What's odd about the platoon system in context is that there's a strong incentive for good players to platoon together (well, assuming that you enjoy winning), but a strong disincentive for bad players. A higher platoon count also leads to more one-sided games.

Link to post
Share on other sites
12 hours ago, RichardNixon said:

What's odd about the platoon system in context is that there's a strong incentive for good players to platoon together (well, assuming that you enjoy winning), but a strong disincentive for bad players. 

Of course that assumes informed rational actors (ermagerd neocons), while in reality the bads are not likely to have the mechanics and stats understanding required to realise that platooning together will actually damage their odds of winning. Minor positive outcome for the social side of things I guess. Pity thats about the beginning and end of any graduated social development.

For mine the strangest thing about the platoon system in context is the lack of explicit positive incentive. Its just presented as a "btw, you can also play with 2 of your mates" deal. The only explicit incentive ever given is the platoon/personal missions in the campaign missions, which themselves are poorly advertised to the player, hidden behind a layer of menus and not automatically enabled once they hit tier 4.

 

Link to post
Share on other sites
23 hours ago, RichardNixon said:

What's odd about the platoon system in context is that there's a strong incentive for good players to platoon together (well, assuming that you enjoy winning), but a strong disincentive for bad players. A higher platoon count also leads to more one-sided games.

Very true. But that wouldn't be a problem if good players were incentivized to take newbies/baddies under their wings rather than just berate them. The T95 E2 recruitment program went into that direction but it had a very limited scope.

For me, the big progress happened when I joined my first clan (after 6-7k of horrendously bad games). TWC is/was a social clan for fans of the Total War games series. The fantastic thing about that clan was that it had everything from yellow bobs to super-unicums. I started out playing with the yellow/green crowd, but soon got to platoon with our very best players regularly. They didn't complain about mistakes, neither were they the school-teacher type. They just wanted to have fun and enjoyed the company. I think I entered TWC as a orange bob and left as a green player with purple recents 1.5 years later in order to try out CW.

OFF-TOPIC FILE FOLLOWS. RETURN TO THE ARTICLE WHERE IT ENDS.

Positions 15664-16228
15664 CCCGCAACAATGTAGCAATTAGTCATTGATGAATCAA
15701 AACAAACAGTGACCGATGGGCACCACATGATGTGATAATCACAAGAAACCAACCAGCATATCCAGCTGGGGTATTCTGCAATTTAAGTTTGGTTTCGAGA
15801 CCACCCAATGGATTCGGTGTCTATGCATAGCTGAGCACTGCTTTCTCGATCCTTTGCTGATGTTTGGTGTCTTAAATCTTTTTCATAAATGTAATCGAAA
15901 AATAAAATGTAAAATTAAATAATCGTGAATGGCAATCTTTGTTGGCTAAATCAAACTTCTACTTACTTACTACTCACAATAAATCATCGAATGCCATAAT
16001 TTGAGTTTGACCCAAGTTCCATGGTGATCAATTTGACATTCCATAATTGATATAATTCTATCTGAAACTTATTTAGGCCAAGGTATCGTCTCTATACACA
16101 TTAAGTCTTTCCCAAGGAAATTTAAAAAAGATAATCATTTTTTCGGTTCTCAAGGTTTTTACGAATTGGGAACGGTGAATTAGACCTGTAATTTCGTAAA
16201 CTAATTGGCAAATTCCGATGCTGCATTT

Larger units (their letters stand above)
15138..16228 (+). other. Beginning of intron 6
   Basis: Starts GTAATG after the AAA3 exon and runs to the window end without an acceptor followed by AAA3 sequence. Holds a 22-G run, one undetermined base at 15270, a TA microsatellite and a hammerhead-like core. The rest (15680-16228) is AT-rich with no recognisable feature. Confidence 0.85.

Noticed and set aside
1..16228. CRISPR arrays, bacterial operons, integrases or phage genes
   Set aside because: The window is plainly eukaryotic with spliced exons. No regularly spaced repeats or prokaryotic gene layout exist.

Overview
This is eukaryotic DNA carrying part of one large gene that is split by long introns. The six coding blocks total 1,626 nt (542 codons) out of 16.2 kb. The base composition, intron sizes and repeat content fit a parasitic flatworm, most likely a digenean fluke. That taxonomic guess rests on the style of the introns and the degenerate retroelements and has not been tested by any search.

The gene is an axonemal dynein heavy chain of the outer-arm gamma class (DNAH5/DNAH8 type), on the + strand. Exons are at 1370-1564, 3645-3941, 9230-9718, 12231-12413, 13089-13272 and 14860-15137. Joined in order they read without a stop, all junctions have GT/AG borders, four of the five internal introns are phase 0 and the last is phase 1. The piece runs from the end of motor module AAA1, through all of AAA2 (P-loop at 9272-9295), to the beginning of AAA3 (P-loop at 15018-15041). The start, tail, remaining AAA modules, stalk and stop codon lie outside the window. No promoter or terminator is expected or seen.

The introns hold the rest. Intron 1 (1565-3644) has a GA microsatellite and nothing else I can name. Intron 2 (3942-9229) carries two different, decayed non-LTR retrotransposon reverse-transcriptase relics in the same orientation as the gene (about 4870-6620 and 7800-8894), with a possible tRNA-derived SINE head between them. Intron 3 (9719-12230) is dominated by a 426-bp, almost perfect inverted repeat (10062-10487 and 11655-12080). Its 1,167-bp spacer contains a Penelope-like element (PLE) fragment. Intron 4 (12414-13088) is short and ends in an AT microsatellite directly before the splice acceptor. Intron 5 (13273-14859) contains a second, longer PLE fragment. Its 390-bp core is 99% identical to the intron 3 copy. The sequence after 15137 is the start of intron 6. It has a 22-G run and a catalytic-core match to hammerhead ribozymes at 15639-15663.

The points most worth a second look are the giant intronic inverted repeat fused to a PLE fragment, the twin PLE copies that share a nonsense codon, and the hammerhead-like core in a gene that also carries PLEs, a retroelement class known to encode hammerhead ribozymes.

The thing is that I got incredibly lucky in my WoT socialization. Clans like TWC are incredibly rare. Most newbies just stumble into some shithole that mass-recruits in chat. This kind of clans shouldn't even allowed to exist! Clans led by baddies are contract-productive. Beginner clans should be in the hands of people who have acquired some level of competence at the game (green stats at the very least). People who struggle with the mechanical side of the game are not ready to lead clans.  

This may sound harsh but in my opinion, you cannot surrender the socialization of new players into the hands of those who still haven't understood the game themselves (and quite possibly never really will).

 

I think that is the main issue with WoT: it lacks incentives to be kind to your fellow players. Why should I spend my time teaching newbies the game if I can just platoon with other purple players and kick their asses or play on my own without having to babysit some baddie? Why should I found a clan for new players and teach them basic teamplay skills like listening to orders, focus-fire and how to form a fireline, when I can simply join some elite clan and raid baddie clan strongholds, kick them of the world map and rape their ugly faces in skirmishes?

On the contrary, WoT only provides incentives for elitism and abuse! Tripple unicum platoons provide the highest winrate. Raiding the strongholds of weaker clan gives me boxes much quicker than any skirmish. Assembling a force of unicums with elite FCs will let you win the most skirmishes and CWs and thus provide you with the highest amount of boxes and gold.

 

 

Damn I really should reconsider that preacher thing. I barely avoided quoting the golden rule in this sermon. Time to log into WoT, have some booze :drunk: and abuse some of those f***ing baddies! :frenchy:

Link to post
Share on other sites

Join the conversation

You can post now and register later. If you have an account, sign in now to post with your account.

Guest
Reply to this topic...

×   Pasted as rich text.   Paste as plain text instead

  Only 75 emoji are allowed.

×   Your link has been automatically embedded.   Display as a link instead

×   Your previous content has been restored.   Clear editor

×   You cannot paste images directly. Upload or insert images from URL.


  • Recently Browsing   0 members

    No registered users viewing this page.

×
×
  • Create New...